Why Ouya will disrupt the console space
The late Jack Tramiel was fond of saying that Commodore built computers for the masses, not the classes.
Indeed, the Commodore VIC-20 was the first microcomputer to sell one million units, while the Commodore 64 subsequently made its way into several million US homes.
But does the $109 Ouya console have the potential to do the same?
Clearly, the Android-powered system will be disruptive, but whether or not the console ultimately succeeds depends on a number of factors.
Firstly, $109 is a considerably lower price point than any of the upcoming next-gen consoles from industry heavyweights like Nintendo (Wii U), Microsoft (Xbox 720) and Sony (Playstation 4). Of course, an appealing price tag is no guarantee of success, but it certainly helps.
Secondly, the current console cycle is stagnating. Frankly, at this point the industry should be embarrassed at how long gamers have been forced to play on woefully outdated hardware. As Crytek founder and CEO Cevat Yerli recently noted, current consoles are "drying out."
"The longer we wait for the next generation of consoles, the higher the likelihood that they could fall behind tablets in terms of being the first thing people reach for when the time comes to play games," Yerli warned in a recent interview. "Tablets are putting pressure on the gaming industry, and taking over in some ways, so that should be kept in mind."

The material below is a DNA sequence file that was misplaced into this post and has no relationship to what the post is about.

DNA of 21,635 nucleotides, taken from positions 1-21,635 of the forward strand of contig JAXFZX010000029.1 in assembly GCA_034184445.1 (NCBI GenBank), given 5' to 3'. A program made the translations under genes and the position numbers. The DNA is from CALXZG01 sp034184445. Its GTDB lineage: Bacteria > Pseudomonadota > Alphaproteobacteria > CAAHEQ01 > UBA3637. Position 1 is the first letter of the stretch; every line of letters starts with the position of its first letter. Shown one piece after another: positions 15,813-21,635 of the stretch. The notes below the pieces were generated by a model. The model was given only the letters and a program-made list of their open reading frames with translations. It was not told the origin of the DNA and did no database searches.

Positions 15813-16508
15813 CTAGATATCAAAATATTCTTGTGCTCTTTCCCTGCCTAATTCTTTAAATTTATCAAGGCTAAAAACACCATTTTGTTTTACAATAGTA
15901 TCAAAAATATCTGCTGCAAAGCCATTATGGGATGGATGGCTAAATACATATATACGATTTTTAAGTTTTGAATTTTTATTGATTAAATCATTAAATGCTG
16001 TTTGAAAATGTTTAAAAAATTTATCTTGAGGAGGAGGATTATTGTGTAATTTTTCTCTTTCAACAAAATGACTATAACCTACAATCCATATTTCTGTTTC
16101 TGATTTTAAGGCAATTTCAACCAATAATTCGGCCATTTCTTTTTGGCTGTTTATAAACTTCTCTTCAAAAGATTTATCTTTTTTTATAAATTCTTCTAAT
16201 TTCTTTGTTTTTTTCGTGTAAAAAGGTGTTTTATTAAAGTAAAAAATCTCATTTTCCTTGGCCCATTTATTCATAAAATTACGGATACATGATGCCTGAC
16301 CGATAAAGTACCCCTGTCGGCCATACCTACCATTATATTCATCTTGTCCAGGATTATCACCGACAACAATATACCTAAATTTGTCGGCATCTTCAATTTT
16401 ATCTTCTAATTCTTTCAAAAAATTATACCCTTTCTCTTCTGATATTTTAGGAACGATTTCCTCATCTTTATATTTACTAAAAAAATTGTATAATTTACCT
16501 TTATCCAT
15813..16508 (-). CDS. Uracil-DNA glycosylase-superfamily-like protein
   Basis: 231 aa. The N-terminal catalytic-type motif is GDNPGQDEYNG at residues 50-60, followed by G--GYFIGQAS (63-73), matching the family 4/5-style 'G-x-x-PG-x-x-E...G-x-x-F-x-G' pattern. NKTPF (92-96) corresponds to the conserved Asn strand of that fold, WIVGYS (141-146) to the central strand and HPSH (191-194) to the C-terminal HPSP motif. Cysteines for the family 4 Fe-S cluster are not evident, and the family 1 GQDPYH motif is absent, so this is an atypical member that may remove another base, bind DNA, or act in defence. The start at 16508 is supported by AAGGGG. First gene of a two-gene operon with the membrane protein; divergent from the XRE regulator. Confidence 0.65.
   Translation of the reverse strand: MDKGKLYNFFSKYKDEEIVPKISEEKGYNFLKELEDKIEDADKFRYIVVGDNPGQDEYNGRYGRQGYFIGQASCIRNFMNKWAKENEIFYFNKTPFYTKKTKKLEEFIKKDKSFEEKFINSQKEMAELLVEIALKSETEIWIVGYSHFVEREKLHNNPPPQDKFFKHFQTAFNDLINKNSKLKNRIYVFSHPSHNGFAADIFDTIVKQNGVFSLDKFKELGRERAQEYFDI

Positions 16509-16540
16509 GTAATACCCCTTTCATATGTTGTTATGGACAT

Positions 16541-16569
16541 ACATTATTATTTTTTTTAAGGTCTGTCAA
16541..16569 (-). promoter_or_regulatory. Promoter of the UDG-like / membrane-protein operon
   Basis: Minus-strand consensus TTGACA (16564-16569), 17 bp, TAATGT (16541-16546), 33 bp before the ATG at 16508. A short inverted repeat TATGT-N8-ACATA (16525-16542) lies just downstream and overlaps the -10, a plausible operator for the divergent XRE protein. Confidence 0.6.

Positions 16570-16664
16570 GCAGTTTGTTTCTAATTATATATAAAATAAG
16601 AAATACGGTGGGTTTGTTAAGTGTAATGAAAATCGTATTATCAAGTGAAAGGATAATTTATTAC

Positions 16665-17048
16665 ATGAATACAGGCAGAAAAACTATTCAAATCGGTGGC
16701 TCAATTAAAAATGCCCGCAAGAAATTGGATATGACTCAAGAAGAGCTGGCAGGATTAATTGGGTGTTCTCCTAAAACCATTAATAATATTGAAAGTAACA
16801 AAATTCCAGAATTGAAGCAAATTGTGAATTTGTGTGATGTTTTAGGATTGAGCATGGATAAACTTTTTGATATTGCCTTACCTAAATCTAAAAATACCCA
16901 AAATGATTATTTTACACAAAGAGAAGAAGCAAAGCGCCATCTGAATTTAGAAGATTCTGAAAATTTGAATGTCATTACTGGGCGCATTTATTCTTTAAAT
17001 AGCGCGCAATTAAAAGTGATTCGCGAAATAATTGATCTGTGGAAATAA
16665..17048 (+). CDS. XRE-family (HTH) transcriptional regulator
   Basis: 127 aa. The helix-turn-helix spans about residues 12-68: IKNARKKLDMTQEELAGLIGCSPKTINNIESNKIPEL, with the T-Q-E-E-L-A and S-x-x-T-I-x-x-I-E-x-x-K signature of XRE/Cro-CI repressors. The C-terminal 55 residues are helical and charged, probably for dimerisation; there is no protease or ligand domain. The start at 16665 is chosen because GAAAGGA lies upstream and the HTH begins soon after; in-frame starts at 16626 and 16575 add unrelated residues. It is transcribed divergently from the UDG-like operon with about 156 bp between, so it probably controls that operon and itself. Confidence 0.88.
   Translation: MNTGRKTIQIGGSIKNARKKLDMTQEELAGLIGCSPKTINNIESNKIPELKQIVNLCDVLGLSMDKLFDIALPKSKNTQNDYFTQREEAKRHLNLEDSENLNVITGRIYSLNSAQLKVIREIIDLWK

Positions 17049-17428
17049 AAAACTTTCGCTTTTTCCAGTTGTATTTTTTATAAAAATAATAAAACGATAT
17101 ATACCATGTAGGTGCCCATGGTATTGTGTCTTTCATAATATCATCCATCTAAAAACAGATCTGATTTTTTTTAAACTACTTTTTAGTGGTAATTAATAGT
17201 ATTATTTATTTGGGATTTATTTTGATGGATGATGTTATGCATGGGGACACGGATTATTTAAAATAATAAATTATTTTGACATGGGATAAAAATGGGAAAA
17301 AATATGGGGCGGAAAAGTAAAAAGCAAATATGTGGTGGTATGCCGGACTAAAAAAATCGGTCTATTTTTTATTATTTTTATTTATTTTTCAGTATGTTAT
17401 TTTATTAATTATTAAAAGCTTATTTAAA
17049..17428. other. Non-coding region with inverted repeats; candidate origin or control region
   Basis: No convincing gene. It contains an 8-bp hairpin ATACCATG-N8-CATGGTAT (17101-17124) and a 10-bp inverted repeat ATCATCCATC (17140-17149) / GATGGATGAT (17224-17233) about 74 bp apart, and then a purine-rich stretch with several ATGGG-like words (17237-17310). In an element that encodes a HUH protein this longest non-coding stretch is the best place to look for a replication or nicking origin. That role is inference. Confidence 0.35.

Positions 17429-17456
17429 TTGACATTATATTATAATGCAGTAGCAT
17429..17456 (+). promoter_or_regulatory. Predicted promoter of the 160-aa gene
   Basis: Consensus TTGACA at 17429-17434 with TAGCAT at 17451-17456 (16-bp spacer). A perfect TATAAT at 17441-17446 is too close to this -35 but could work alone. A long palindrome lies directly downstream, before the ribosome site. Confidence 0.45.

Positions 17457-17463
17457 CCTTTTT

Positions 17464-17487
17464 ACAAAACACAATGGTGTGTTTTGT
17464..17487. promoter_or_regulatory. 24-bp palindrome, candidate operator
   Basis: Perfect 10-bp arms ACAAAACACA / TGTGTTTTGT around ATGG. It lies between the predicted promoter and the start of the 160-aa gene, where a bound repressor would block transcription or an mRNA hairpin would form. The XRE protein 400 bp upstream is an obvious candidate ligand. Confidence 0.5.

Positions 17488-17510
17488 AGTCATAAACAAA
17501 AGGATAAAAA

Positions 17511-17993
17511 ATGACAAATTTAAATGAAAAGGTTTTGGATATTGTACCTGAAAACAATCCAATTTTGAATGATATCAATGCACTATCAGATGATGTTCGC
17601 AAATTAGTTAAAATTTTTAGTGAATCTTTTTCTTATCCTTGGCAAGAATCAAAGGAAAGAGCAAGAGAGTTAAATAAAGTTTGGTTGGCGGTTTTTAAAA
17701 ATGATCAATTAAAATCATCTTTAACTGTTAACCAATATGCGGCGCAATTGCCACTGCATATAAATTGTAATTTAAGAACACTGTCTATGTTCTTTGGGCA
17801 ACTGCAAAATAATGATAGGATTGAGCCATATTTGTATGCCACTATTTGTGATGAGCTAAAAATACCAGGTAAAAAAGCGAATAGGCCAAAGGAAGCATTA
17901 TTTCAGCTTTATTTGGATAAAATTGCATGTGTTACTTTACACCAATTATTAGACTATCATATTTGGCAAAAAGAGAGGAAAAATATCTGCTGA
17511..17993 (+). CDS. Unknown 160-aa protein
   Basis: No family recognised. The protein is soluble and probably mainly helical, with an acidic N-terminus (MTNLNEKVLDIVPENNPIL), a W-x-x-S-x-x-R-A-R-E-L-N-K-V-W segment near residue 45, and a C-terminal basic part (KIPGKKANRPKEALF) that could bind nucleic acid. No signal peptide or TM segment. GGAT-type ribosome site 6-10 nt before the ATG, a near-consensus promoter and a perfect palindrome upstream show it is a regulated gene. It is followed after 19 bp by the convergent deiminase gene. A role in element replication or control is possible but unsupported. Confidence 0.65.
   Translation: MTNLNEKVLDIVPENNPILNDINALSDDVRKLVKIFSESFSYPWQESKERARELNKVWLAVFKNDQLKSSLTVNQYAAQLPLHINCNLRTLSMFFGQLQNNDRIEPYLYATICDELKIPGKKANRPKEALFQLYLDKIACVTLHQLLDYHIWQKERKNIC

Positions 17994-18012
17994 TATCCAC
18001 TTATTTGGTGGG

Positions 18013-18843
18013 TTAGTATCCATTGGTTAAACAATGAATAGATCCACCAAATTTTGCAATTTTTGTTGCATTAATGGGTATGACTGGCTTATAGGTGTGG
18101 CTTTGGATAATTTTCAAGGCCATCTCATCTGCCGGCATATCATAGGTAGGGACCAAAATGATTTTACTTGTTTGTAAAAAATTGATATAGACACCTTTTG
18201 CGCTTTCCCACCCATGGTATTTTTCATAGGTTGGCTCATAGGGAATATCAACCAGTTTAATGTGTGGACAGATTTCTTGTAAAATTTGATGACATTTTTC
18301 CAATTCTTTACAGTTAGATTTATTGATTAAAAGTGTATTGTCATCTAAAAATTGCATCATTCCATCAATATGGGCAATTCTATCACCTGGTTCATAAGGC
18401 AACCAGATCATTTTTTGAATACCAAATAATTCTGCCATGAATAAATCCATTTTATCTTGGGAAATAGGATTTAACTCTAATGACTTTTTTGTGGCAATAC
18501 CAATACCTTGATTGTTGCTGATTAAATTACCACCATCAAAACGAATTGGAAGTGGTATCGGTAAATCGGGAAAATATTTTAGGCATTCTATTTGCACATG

Thirdly, and perhaps most importantly, Ouya actually listens to customer feedback and is flexible enough to implement relevant changes. Obviously, this is partially due to the fact that Ouya has not yet been mass produced. Still, one can’t help but get the feeling that Ouya may actually be the first truly crowd-sourced console.
Nevertheless, it must be acknowledged that lingering industry concerns about Ouya are likely justified, as it remains unclear if the choice of OS (Android) and lack of high-end specs will allow it to compete against high-end consoles like PS4 and Xbox 720.
But there are many gamers out there, including core players, who understand that specs alone don’t make a console. We’re living in a post-overclocking world, and the overall experience is what counts, not accelerated frame rates driven by nitrogen covered processors.
Perhaps Ouya could also offer an advantage over more traditional systems by designing an easily upgradeable console that is essentially modular in nature. Want a faster processor? Simply pop open the front hatch and swap out the Tegra 3 for the Tegra 4. Ditto for RAM. Obviously there are a number of significant challenges inherent in this sort of approach, but you get the general idea.
In short, it is quite clear that Ouya will disrupt the console market on multiple levels. Hopefully, it can succeed as well.